In two and a half years, Jay shipped over 70 episodes of Unthinkable, attracting over 100 five-star reviews on Apple Podcasts and tens of thousands of social media followers. He even wrote a book called Break the Wheel about ignoring best practices, focusing on what actually works best for you, and prioritizing resonance over reach.
However, despite convincing many in his industry to subscribe to his philosophy and transcend the creation of cookie-cutter content, Acunzo is still frustrated. “Right now, because I’m running a media company for marketers who make shows (Marketing Showrunners), I’m mad at why so much ‘creativity’ and ‘innovation’ in marketing feels like random, one-off stunts,” Acunzo says. “Why can’t we be more consistent?”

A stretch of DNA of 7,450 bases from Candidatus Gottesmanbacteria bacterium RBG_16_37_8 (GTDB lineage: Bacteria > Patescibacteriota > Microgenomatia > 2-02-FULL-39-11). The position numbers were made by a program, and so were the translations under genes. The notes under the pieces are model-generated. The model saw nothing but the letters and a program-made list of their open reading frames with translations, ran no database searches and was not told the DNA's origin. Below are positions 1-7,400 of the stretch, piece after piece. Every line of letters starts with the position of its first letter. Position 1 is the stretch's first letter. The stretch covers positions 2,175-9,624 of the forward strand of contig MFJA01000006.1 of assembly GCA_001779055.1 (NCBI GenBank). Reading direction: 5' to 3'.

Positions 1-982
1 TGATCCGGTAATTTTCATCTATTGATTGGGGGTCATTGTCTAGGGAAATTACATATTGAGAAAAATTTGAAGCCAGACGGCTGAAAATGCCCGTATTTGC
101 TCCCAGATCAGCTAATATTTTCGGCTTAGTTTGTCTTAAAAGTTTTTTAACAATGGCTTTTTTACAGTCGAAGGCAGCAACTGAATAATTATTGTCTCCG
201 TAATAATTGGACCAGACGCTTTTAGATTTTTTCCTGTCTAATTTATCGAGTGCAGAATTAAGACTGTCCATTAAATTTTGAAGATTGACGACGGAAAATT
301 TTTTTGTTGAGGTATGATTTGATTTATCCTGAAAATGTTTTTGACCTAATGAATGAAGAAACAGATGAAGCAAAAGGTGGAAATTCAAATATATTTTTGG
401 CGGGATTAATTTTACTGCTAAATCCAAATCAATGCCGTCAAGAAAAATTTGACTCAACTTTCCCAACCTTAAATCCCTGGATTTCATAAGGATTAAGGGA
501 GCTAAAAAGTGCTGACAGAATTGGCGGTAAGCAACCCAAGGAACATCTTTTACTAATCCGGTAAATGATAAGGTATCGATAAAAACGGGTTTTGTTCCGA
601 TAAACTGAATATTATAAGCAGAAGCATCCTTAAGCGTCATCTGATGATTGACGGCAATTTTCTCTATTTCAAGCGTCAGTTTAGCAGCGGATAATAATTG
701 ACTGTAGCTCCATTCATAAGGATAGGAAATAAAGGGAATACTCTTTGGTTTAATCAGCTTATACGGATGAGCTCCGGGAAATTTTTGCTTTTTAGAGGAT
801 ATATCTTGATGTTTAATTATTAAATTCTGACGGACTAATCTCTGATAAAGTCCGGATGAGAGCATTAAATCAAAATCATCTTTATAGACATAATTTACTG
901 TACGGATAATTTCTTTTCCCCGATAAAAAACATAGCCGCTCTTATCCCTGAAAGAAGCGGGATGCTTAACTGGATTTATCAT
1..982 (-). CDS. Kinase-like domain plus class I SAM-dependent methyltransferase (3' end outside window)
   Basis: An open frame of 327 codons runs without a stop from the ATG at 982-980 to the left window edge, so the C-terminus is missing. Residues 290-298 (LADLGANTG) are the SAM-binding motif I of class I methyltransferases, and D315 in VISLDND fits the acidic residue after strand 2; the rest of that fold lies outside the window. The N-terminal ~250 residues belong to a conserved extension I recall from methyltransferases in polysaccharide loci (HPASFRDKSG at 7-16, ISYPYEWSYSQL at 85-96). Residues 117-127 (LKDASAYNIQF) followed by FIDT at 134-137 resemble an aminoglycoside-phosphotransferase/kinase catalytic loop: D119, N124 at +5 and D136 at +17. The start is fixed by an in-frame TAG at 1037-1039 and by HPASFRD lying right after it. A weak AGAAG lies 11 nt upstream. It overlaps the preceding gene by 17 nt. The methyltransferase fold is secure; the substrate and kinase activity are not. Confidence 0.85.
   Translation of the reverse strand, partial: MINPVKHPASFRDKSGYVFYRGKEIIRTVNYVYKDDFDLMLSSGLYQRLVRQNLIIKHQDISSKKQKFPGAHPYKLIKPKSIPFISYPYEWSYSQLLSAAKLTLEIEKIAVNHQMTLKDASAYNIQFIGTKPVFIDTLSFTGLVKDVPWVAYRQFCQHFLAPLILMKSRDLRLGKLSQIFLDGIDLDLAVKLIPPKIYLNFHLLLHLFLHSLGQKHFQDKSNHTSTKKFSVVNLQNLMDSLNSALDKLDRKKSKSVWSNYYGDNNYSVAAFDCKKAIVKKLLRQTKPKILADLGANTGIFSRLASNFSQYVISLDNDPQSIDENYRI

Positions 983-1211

As marketers, chances are you’ve asked yourself that question at least once. How can we turn creativity from a swing for the fences to a defining trait? To find the answer to this pressing question, we asked Acunzo and four other creative thinkers in content marketing — Ann Handley, Joe Lazauskus, Jimmy Daly, and Eddie Shleyner — how they hone their creativity to build loyal, passionate audiences. Let’s dig in!
Contrary to popular belief, the information that will help you create the most compelling content isn’t stored in a Google Analytics dashboard — it’s in your audience’s minds. After all, they’re the ones you’re creating content for in the first place.
In the content marketing industry, there isn’t a more passionate supporter of this notion than Joe Lazauskus, the author of the #1 Amazon New Release, The Storytelling Edge, and the Head of Marketing at Contently.